[Exit Eradne

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ter curse

Amin. I hate mine as much.

Enter AMINTOR. This 'tis to break a troth! I should be glad, It all this tide of grief would make me mad. (Exit. Amin. Men's eyes are not so subtle to perceive Enter MELANTIUS.

My inward misery: I bear my grief,

Hid from the world. How art thou wretched, Mel. I'll know the cause of all Amintor's griefs,

then? Or friendship shall be idle.

For aught I know, all husbands are like me; Enter CALIANAX.

And every one, I talk with of his wife, Cal. O Melantius, my daughter will die. Is but a well dissembler of his woes, Mel. Trust me, I am sorry.

As I am. 'Would I knew it; for the rareness 'Would thou hadst ta'en her room !

Afflicts me now. Cal. Thou art a slave,

Mel. Amintor, we have not enjoyed our friendA cut-throat slave, a bloody treacherous slave! ship of late, for we were wont to change our souls in Bel. Take heed, old man! thou wilt be heard talk. to rave,

Amin. Melantius, I can tell thee a good jest And lose thine offices.

of Strato and a lady the last day. Cal. I am valiant grown,

Mel. How was it? At all these years, and thou art but a slave! Amin. Why, such an odd one! Mel. Leave! Some company will come, and I Mel. I have longed to speak with you; not of an respect

idle jest, that's forced, but of matter you are bound Thy years, not thee, so much, that I could wish to utter to me. To laugh at theç alone.

Amin. What is that, my friend? Cal. I'll spoil your mirth! I mean to fight with Mel. I have observed your words thee.

Fall from your tongue wildly; and all your carriage There lie, my cloak! This was my father's sword, Like one, that strove to shew his merry mood, And he durst fight. Are you prepared ? When he were ill disposed; You were not wont

Mel. Why wilt thou doat thyself out of thy life? To put such scorn into your speech, or wear Hence, get thee to bed! have careful looking to, Upon your face ridiculous jollity. And eat warm things, and trouble not me: Some sadness sits here, which your cunning would My head is full of thoughts, more weighty Cover o'er with smiles, and 'twill not be. Than thy life or death can be.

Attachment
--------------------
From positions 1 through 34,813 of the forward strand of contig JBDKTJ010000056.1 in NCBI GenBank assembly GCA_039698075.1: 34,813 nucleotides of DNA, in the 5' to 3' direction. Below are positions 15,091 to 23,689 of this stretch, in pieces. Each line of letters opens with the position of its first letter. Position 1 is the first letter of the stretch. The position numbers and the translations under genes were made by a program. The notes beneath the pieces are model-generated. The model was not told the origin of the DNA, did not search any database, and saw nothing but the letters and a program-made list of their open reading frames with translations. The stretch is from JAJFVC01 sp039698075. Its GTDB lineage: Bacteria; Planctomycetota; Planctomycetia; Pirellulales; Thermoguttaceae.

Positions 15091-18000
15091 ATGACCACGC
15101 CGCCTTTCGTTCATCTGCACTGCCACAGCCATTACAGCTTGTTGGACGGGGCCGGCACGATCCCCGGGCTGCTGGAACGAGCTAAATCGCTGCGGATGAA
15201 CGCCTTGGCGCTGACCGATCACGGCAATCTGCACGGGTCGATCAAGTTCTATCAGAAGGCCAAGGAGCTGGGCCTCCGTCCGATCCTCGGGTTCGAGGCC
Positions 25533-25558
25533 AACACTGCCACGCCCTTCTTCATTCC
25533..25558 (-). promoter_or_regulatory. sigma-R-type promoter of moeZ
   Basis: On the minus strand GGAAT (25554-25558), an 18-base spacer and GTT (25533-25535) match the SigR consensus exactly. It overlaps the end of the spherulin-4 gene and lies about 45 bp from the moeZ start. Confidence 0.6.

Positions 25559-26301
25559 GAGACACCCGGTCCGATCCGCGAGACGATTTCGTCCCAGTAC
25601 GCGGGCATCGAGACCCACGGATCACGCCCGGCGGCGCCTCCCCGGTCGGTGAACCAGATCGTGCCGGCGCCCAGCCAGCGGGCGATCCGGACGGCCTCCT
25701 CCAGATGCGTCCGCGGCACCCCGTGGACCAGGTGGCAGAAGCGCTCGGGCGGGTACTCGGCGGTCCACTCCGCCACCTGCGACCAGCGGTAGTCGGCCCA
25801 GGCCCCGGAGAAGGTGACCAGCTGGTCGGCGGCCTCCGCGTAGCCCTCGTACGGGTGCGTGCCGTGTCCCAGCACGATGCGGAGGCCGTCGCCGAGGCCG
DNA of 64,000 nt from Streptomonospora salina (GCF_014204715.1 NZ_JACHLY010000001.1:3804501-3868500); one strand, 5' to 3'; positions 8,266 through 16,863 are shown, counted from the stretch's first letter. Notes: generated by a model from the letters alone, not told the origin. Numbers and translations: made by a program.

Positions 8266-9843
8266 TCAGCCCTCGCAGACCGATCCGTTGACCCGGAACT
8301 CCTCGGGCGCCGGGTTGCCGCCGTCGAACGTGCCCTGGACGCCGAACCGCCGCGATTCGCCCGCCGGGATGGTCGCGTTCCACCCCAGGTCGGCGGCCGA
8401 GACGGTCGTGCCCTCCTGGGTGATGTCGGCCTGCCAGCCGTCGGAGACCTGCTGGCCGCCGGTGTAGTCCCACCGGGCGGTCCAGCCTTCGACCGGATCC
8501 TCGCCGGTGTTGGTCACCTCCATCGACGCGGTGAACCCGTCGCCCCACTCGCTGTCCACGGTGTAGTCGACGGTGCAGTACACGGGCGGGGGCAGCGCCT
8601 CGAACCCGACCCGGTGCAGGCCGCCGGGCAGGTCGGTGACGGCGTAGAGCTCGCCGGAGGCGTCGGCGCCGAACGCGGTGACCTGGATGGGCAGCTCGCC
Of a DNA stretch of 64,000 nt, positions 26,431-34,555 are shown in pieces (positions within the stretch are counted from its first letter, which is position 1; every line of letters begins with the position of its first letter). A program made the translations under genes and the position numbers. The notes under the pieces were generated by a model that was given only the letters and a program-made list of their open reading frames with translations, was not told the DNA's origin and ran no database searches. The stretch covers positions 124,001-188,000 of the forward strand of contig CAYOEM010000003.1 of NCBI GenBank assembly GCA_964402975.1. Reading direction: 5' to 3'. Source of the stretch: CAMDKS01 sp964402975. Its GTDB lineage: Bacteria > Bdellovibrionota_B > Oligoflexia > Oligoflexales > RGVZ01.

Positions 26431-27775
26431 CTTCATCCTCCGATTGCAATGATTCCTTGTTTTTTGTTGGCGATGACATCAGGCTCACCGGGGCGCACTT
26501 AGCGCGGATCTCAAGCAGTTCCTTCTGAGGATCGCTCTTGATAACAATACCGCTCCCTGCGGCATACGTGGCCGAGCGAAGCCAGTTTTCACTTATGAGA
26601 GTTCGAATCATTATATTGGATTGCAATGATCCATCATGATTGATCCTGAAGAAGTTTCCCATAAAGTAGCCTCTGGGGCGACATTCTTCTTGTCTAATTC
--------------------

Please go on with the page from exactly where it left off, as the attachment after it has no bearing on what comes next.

What is it? Cal. You have a name in war, where you stand Amin. A sadness here! what cause sate

Can fate provide for me, to make me so ? Amongst a multitude; but I will try

Am I not loved through all this isle? The king What you dare do unto a weak old man,

Rains greatness on me.

Have I not received In single fight. You will give ground, I fear. A lady to my bed, that in her eye Come, draw.

Keeps mounting fire, and on her tender cheeks Mel. I will not draw, unless thou pull'st thy Immutable colour, in her heart death

A prison for all virtue? Are not you, Upon thee with a stroke. There's no one blow, Which is above all joys, my constant friend? That thou canst give, hath strength enough to kill What sadness can I have No; I am light,

And feel the courses of my blood more warm Tempt me not so far then : The power of carth And stirring than they were. Faith, marry too; Shall not redeem thee.

And you will feel so unexpressed a jov
Cal. I must let hiin alone;

In chaste embraces, that you will indeed
He's stout and able; and, to say the truth, Appear another.
However I may set a face, and talk,

Niel. You may shape, Amintor,
I am not valiant. When I was a youth,

Causes to cozen the whole world withal,
I kept my credit with a testy trick I had, And yourself too; but 'tis not like a friend,
Amongst cowards, but durst never fight.

To hide your soul from me. 'Tis not your nature Mel. I will not promise to preserve your life,

To be thus idle: I have seen you stand, If you do stay.

As you were blasted, 'midst of all your mirth; Cal. I would give half my land,

Call thrice aloud, and then start, feigning joy That I durst fight with that proud man a little. So coldly !-World, what do I here? a friend If I had men to hold him, I would beat him, Is nothing ! Heaven, I would have told that man Till he asked me mercy.

My secret sins ! I'll search an unknown land, Mel. Sir, will you be gone?

And there plant friendship; all is withered here. Cal. I dare not stay; but I'll go home and beat Come with a compliment! I would have fought, My servants all over for this. [Erit Calianar. Or told my friend" he lied,' ere soothed him so. Mel. This old fellow haunts me!

Out of my bosom! But the distracted carriage of my Amintor